Fueled by a drop in gas prices, inflation in the Seattle metro area finally slowed down in August. That’s been little relief to consumers, though, as food and shelter costs continued their relentless climb. 

In August, prices of goods and services in the Seattle area remained unchanged from two months earlier, when inflation hit a four-decade high, according to figures from the Bureau of Labor Statistics released this week.

Nationally, the Consumer Price Index, a shorthand measure of the change over time in prices consumers pay, rose 0.1% in August, after reporting no change in July. 

In the Seattle metro area, prices increased 9% over the past year and are still higher than the national average increase of 8.3% for the same period. 

Compared with other major U.S. cities, the Seattle metro area reported the slowest growth in inflation, federal data shows. That’s a noticeable change from February, when the city recorded one of the highest increases among metros. Seattle’s inflation growth is still higher than metros like San Francisco, Los Angeles and Chicago, which saw greater declines in the price of gas. 

Prices monitored in the CPI are those on a sample of everyday items, ranging from groceries to appliances, transportation to housing. These items are often referred to as a “marketbasket” of goods and services and are weighted against a household budget to measure how the increase in prices affects the average person.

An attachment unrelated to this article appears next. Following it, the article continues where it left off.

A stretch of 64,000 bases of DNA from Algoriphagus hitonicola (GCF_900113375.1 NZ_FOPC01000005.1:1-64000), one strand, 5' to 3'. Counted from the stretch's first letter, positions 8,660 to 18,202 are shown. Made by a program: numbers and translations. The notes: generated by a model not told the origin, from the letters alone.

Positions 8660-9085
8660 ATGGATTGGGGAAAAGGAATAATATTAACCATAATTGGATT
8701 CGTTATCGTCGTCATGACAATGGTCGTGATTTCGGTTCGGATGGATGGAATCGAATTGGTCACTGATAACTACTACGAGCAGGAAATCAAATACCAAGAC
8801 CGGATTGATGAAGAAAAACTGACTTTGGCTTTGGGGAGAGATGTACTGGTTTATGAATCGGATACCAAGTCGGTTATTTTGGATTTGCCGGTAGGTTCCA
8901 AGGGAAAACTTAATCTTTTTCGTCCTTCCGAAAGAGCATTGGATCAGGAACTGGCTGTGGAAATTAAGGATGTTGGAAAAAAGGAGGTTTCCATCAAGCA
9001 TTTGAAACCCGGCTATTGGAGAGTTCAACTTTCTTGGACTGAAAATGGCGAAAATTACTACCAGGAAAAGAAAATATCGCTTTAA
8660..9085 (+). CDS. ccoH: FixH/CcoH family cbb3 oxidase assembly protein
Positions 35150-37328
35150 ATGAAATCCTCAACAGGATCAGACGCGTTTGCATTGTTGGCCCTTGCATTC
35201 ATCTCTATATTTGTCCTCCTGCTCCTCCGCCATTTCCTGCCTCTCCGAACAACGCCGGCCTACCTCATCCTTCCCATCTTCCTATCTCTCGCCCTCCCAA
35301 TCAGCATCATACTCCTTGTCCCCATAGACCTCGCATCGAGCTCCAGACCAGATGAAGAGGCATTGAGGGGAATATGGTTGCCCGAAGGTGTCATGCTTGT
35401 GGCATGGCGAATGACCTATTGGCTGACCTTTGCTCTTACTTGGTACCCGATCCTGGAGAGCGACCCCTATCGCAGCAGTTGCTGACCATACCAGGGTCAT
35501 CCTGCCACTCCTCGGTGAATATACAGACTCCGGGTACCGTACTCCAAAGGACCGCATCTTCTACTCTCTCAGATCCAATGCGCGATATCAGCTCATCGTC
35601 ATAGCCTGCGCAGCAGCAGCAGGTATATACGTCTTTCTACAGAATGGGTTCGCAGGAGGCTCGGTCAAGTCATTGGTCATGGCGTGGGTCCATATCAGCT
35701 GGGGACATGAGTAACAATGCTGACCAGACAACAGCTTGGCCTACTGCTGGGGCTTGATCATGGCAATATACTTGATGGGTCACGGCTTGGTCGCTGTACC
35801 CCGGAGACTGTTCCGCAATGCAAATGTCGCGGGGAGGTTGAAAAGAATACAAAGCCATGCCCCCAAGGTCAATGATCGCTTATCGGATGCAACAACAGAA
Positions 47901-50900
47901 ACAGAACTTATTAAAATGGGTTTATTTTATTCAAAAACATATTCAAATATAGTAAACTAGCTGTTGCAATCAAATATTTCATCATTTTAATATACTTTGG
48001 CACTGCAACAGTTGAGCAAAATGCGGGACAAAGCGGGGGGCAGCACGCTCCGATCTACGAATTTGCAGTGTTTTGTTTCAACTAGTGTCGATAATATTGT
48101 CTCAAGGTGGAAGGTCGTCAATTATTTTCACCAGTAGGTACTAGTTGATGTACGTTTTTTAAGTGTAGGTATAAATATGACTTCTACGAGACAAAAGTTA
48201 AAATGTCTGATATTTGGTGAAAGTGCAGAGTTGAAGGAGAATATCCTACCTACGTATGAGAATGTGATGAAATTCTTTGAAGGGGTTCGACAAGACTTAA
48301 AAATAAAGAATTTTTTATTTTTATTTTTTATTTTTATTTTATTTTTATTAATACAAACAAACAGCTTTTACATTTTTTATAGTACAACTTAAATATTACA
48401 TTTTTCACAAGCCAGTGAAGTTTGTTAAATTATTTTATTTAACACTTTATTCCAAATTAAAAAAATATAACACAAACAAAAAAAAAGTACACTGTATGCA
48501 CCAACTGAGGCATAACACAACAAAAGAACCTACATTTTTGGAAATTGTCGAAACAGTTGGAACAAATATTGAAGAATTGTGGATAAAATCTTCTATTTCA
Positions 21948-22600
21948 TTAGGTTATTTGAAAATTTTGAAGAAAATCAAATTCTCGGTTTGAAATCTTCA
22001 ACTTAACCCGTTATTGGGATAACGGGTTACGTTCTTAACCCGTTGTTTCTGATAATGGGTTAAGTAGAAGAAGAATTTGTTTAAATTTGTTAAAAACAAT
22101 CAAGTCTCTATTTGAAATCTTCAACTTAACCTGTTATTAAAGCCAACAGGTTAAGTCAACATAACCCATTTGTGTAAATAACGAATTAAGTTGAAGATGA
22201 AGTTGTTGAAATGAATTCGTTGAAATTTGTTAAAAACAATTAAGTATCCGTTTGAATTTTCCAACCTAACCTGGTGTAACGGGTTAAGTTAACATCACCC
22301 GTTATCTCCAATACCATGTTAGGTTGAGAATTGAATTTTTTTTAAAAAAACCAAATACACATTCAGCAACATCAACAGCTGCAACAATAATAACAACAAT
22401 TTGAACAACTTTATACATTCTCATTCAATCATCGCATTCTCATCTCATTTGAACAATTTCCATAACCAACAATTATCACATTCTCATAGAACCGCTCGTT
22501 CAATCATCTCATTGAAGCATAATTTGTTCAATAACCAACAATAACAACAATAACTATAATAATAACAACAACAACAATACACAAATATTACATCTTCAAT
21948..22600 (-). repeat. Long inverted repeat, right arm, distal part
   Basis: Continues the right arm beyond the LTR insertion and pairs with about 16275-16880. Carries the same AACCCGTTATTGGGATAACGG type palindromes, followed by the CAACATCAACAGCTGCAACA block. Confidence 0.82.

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Since August 2021, the rising prices of food and energy drove the rise in the cost of living in the Seattle area. Rocketing gas prices and persistent supply chain issues boosted the cost of goods with generally stable prices, like household furnishings and vehicles. Those less-volatile “core prices” rose, leading to a now more stubborn phase of inflation, undoing any wage gains recorded this year

In the past two months the cost of fuel dropped nearly 12 percentage points in Seattle. Dairy products, medical care and used vehicles also reported minor dips. Those were offset by a rise in the cost of other less-volatile goods, particularly housing, durables — items such as appliances, electronics and jewelry — and vehicles. Even groceries and alcoholic beverages showed increases.

When measuring inflation, the Federal Reserve pays particular attention to these less-volatile items. The recent range of price increases has dashed hopes that core inflation will ease soon.

The latest figures have heightened fears of more aggressive interest rate hikes from the Fed and sent stocks plunging, with the Dow Jones Industrial Average falling more than 1,200 points earlier this week. They solidified worries that inflation has now spread into all corners of the economy.